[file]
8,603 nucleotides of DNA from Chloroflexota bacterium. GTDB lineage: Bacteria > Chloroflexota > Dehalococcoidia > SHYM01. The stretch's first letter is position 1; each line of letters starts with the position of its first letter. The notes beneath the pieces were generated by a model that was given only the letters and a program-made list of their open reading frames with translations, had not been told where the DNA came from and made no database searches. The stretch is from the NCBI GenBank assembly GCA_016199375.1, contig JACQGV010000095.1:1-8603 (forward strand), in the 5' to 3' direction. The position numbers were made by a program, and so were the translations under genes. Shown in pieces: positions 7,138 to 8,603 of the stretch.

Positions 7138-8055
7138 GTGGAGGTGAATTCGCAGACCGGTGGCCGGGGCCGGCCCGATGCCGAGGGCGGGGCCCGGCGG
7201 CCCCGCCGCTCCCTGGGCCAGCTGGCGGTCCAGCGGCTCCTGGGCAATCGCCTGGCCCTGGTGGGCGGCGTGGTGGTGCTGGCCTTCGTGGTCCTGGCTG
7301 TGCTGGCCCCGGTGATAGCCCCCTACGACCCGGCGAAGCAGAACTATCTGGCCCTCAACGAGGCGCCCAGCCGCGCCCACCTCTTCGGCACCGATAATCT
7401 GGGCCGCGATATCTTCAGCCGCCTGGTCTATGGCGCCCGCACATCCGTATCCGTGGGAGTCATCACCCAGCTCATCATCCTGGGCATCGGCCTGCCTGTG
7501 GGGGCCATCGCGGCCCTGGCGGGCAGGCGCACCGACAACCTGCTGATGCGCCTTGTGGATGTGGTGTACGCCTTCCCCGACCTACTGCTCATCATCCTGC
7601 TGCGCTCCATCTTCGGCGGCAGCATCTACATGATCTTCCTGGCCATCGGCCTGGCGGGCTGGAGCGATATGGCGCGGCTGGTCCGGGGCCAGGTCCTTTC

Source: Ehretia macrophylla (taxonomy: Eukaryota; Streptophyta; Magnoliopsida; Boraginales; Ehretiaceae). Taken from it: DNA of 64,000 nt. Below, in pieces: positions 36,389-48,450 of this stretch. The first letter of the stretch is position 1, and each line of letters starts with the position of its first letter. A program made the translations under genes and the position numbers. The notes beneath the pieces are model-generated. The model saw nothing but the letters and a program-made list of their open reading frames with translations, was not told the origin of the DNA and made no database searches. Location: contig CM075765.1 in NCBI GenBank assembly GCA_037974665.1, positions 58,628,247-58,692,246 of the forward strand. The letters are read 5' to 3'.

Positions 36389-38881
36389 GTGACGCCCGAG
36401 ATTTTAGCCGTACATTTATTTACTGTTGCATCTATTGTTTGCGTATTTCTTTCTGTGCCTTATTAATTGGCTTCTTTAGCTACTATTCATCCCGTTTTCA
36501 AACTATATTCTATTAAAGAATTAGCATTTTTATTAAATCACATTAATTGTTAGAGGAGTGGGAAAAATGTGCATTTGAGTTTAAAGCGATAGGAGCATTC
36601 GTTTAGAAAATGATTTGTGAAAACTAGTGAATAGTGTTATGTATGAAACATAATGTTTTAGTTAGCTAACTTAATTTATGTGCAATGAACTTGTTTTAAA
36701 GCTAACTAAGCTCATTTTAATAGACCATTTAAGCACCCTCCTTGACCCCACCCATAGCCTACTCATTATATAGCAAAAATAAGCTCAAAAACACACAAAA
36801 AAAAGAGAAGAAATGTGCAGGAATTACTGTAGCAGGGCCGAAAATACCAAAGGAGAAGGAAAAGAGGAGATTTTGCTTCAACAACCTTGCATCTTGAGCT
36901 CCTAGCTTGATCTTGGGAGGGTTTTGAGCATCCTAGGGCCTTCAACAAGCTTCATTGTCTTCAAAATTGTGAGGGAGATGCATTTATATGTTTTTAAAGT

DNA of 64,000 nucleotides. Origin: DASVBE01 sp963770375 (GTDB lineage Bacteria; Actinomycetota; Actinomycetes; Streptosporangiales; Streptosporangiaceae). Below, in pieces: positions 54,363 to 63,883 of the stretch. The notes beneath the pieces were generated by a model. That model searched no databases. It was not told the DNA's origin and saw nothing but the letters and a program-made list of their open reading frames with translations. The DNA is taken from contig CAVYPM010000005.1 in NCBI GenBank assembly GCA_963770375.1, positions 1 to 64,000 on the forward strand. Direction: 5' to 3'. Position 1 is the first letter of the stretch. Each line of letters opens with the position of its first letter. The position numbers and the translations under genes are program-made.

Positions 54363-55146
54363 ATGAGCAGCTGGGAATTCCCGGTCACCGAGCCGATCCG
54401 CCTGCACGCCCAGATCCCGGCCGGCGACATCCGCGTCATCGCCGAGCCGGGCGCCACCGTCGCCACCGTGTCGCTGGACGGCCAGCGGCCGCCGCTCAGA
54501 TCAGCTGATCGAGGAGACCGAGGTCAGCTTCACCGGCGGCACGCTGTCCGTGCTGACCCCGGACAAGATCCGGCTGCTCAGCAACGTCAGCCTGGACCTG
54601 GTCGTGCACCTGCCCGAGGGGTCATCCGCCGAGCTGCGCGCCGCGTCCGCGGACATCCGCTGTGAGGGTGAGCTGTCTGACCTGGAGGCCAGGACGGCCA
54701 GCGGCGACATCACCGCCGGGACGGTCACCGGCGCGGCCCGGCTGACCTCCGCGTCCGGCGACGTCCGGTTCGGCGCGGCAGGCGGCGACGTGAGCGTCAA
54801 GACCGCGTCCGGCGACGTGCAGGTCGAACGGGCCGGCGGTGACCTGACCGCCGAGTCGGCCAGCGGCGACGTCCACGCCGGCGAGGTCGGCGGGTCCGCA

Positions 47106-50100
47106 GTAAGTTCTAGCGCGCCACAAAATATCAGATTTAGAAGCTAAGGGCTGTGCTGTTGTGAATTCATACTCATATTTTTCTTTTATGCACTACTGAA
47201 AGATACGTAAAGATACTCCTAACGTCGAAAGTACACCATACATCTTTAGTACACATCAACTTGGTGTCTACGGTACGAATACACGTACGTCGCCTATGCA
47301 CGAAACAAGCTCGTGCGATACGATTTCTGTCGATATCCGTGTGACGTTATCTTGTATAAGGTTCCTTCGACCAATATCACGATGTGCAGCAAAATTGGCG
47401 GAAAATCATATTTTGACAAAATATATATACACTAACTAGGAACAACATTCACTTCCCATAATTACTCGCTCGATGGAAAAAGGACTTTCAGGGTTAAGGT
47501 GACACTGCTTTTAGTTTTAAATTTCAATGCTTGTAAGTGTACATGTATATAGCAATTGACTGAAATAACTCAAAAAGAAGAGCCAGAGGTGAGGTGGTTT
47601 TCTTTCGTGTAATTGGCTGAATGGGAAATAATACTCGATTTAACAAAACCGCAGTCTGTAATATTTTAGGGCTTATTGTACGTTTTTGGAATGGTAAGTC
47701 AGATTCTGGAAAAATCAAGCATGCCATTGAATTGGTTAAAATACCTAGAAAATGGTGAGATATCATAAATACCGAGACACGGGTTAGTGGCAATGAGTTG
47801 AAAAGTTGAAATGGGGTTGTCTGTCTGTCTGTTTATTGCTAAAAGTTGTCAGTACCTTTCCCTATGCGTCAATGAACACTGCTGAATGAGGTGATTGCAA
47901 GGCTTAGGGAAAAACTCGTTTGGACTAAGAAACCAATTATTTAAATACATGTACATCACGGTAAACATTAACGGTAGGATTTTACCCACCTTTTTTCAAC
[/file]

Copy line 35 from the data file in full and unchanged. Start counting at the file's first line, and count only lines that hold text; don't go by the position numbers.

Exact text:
47901 GGCTTAGGGAAAAACTCGTTTGGACTAAGAAACCAATTATTTAAATACATGTACATCACGGTAAACATTAACGGTAGGATTTTACCCACCTTTTTTCAAC